1) Open book to summary page.
2) Realise this isn’t the summary. Repeat step 1.
3) Nearly there, try again. It’s at the back.
4) Find the session you’re interested in. For the time of that session, find the list of concurrently running Joint Discussions, Special Sessions, Symposia and random titles with roman numerals next to them. (Note: the sessions indicated by roman numerals have no descriptions in the book at all so you just have to guess that they are about).
5) If you are interested in a Joint Discussion, Symposium or Special Session then you now have to go backward through the book and find where it is listed. This may take some time as the pages have no header text to help you.
6) When you locate the Joint Discussion, Symposium or Special Session that you’re interested in you will finally feel that you have found something sensible: a list of the talks with dates and times. Speakers are listed by surname, no indication of institution is given.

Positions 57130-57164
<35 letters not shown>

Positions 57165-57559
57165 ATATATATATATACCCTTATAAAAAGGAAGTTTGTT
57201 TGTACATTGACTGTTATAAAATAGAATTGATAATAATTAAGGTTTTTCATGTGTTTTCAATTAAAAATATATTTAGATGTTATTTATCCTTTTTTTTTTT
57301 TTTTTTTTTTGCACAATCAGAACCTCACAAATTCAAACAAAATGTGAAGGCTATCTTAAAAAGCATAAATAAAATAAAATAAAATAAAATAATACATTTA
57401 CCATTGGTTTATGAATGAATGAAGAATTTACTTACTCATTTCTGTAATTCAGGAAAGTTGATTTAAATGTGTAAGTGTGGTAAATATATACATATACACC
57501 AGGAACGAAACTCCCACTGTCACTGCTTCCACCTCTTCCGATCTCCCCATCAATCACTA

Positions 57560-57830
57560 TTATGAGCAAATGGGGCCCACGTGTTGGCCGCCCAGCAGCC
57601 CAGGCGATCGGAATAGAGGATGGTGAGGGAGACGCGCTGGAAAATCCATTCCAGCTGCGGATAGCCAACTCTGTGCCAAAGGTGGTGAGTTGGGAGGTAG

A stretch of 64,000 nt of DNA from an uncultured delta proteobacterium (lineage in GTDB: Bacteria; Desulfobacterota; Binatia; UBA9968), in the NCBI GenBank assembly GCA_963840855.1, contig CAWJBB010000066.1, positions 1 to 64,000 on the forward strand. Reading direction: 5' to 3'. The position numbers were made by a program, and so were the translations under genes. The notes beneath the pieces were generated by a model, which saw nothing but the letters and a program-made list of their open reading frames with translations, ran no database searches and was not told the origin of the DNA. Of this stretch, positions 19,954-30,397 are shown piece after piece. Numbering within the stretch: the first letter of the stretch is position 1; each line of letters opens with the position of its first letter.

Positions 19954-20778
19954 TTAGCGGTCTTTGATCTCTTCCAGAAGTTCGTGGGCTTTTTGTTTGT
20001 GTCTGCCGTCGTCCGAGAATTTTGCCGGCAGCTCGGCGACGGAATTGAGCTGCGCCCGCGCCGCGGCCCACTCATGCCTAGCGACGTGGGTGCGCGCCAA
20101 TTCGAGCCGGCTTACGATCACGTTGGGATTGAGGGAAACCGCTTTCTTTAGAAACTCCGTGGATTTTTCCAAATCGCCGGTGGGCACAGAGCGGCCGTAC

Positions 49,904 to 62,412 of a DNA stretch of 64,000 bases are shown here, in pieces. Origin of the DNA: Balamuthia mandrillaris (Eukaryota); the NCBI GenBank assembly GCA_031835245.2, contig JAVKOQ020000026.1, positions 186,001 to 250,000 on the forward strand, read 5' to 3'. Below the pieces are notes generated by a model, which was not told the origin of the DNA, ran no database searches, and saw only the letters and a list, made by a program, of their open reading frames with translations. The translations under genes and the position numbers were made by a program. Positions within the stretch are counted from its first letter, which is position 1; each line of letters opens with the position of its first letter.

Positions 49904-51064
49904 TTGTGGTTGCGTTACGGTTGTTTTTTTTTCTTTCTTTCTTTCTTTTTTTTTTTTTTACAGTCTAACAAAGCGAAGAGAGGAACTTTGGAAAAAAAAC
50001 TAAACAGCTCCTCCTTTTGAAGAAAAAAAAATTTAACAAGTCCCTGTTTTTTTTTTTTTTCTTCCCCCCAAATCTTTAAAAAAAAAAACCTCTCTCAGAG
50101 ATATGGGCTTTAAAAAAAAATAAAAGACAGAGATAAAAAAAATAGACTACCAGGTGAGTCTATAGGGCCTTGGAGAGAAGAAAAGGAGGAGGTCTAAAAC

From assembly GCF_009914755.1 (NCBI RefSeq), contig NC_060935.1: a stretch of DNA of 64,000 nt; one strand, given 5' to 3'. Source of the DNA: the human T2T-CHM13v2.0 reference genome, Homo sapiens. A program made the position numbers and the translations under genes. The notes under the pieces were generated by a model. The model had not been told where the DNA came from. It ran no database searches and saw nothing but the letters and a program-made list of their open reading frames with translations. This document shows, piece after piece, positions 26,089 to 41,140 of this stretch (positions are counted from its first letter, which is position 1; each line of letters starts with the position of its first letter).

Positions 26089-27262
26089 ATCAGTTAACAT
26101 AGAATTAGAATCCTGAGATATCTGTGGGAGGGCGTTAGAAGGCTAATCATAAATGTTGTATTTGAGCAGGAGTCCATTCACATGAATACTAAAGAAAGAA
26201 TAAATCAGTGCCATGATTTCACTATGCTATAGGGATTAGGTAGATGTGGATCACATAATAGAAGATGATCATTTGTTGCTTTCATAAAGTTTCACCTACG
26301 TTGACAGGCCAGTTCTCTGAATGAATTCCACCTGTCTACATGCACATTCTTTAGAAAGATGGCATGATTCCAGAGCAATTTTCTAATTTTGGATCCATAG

7) If you want to know more about a talk – you only have the often cryptic title so far – then pick up the telephone directory abstract book: the tree they sacrificed and gave to you upon registration; and look up the Joint Discussion, Symposia or Special Session you are interested in. Locate the abstract for this talk.
8 ) Hope that it does look interesting or you have to do this all again.
9) Give up and just go to the session with the coolest talk title discarding the massive abstract tome so you don’t hv to carry it around. Realise that if you ever speak at the IAU General Assembly yourself then your title should be “Observations and simulations of dark matter, in supernova, exoplanets and AGN taken in Antartica with the E-ELT using primary school children from developing countries. Free money”.
10) When in disappointing talk, be glad you have an iPhone and that, for once, the WiFi is working.